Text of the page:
I never fancied myself as a writer, whereas I thought he could write like a song. So his encouragement had a massive influence on my self-belief. He was forever complimenting and nurturing me. At the point he recommended me to the editor of the local daily newspaper where he was working, I think I actually started believing him. Moreover, if there's anybody to blame for the genesis of my Fillerzine, again, blame him, he was the principle antagonist insisting I had to publish the thing "by any means necessary." Better yet his contributions raised the profile of the rag, and I was always happy to publish anything-and-everything he submitted for free when he could have just as easily turned around and sold them for real currency to real publishers.
Derek at the San Francisco Wave Organ, Feb. 1996, shot by me.
I have so many fond memories of Derek. One I can never forget is a trippy February weekend in 1996 when we visited San Francisco. We hit a hip indie record store in Haight-Ashbury, where Barbara Manning (SF Seals) was working. Now, several obits have mentioned that Derek was shy, but that wasn't always the case. Derek asked Ms. Manning about some of her rare 45s that he couldn't buy back home in Canada.
We were perfect strangers, but Barbara gave us her home address and directions for the bus route. A couple hours later I was astonished to find the three of us sitting in her bedroom, with our legs folded - on her bed! - watching music videos. She was busy giving Derek records – he looked like a kid on Christmas morning – and Ms. Manning tossed me a baggie of Humboldt County's finest, telling me to start rolling. I twisted about a dozen fatties – I rolled a couple, and every time I stopped Barbara challenged me to keep twisting. Derek wore the angel wings in our friendship, so he didn't indulge. After a few hours talking about Red Krayola and baseball, we departed Barbara's place ("Did that really happen?" Derek asked me in a daze) and she took the remaining seven joints and placed them into my shirt pocket and told us to check out the Church of John Coltrane, then the harbourfront Wave Organ the next day, which we did.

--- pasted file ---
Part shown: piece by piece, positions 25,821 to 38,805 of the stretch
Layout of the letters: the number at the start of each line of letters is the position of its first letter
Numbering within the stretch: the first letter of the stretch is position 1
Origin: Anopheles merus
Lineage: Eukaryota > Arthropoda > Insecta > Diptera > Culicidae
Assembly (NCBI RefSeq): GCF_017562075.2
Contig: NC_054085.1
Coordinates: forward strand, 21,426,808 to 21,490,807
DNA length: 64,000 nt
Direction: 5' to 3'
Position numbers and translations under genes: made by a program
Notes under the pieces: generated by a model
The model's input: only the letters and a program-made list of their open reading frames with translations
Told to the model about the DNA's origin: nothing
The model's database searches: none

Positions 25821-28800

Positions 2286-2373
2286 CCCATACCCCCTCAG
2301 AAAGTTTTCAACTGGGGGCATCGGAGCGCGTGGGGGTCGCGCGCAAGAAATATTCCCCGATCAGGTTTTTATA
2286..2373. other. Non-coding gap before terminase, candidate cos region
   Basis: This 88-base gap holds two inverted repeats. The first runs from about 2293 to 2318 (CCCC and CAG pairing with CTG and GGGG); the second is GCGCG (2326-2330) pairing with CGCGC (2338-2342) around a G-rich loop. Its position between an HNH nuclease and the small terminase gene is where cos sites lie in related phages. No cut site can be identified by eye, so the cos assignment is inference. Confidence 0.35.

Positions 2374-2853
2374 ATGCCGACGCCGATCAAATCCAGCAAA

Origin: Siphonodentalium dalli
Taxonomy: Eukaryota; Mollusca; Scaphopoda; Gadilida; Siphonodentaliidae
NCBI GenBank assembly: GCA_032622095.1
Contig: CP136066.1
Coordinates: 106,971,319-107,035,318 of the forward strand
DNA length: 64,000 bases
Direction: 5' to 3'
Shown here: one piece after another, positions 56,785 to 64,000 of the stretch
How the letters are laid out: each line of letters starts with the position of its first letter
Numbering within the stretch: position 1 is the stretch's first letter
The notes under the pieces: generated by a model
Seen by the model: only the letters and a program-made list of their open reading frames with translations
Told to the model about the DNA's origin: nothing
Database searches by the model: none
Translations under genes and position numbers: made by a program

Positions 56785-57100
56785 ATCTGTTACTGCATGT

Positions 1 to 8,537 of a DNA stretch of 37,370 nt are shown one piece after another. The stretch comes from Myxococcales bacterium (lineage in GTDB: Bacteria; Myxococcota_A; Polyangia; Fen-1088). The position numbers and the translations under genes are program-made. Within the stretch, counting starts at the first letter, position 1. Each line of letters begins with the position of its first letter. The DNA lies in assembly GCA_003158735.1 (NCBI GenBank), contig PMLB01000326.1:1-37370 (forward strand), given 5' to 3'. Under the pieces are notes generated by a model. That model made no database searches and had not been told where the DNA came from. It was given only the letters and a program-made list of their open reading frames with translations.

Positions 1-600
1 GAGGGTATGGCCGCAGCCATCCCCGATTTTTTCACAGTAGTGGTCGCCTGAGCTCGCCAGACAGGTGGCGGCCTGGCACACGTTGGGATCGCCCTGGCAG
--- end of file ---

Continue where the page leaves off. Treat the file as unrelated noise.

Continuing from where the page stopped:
Afterward, getting dark, with less than an hour to check out of the hotel and fly back to T.O., it dawned on me that I still had four fatties in my shirt pocket, and not being prone to dispose of free weed or walk stupidly through airport security and customs carrying contraband, I felt obliged to consume her gift (from the Gods, so to speak), so we wandered up to the Coit Tower. Derek had no interest whatsoever participating in what I had in mind, but he didn't object either. Derek waited patiently for me, allowing me time to do what I had to do. He inspected the brilliant art deco murals inside the tower, while I ran below into a hiding place in the bushes to single the remaining four fatties by myself, one after the other. I spun and staggered back up the hill to the tower worse for wear but relieved that the lengthy last-minute inconvenience didn't seem to bother him. I did some dumbass things in his presence, but if he was ever judgmental or pissed at me, he certainly never made me feel it.
So while I knew Derek as an Editor, that's not how I'll remember him. To me, he was a close friend and confidante who never failed to make me laugh, who accepted me for who I was, and who saw something in my abilities that I never even saw in myself.
We need more people like him in our lifetimes.
Gone much too soon, good buddy. You were a blast. It was an honour to call you my friend.
Rest In Peace.